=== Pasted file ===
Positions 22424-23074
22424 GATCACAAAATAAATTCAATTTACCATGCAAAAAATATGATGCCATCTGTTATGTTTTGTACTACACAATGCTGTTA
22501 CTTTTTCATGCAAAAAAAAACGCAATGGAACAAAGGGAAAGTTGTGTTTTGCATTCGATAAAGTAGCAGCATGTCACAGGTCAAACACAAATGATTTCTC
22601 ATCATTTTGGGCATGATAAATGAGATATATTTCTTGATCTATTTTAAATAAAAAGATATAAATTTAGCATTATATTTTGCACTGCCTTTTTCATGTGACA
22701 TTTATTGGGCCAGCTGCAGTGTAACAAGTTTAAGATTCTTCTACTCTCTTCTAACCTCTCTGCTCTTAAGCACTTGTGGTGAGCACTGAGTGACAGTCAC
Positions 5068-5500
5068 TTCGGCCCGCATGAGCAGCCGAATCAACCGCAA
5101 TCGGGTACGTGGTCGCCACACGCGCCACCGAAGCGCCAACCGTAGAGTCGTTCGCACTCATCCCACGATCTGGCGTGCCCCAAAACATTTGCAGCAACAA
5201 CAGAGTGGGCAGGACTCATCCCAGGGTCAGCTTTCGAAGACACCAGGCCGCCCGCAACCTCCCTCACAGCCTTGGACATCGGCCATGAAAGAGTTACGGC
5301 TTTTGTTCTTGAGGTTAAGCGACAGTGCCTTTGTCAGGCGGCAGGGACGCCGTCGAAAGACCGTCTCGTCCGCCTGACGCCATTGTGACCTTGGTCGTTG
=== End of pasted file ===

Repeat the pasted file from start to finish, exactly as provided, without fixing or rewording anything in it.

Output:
Positions 22424-23074
22424 GATCACAAAATAAATTCAATTTACCATGCAAAAAATATGATGCCATCTGTTATGTTTTGTACTACACAATGCTGTTA
22501 CTTTTTCATGCAAAAAAAAACGCAATGGAACAAAGGGAAAGTTGTGTTTTGCATTCGATAAAGTAGCAGCATGTCACAGGTCAAACACAAATGATTTCTC
22601 ATCATTTTGGGCATGATAAATGAGATATATTTCTTGATCTATTTTAAATAAAAAGATATAAATTTAGCATTATATTTTGCACTGCCTTTTTCATGTGACA
22701 TTTATTGGGCCAGCTGCAGTGTAACAAGTTTAAGATTCTTCTACTCTCTTCTAACCTCTCTGCTCTTAAGCACTTGTGGTGAGCACTGAGTGACAGTCAC
Positions 5068-5500
5068 TTCGGCCCGCATGAGCAGCCGAATCAACCGCAA
5101 TCGGGTACGTGGTCGCCACACGCGCCACCGAAGCGCCAACCGTAGAGTCGTTCGCACTCATCCCACGATCTGGCGTGCCCCAAAACATTTGCAGCAACAA
5201 CAGAGTGGGCAGGACTCATCCCAGGGTCAGCTTTCGAAGACACCAGGCCGCCCGCAACCTCCCTCACAGCCTTGGACATCGGCCATGAAAGAGTTACGGC
5301 TTTTGTTCTTGAGGTTAAGCGACAGTGCCTTTGTCAGGCGGCAGGGACGCCGTCGAAAGACCGTCTCGTCCGCCTGACGCCATTGTGACCTTGGTCGTTG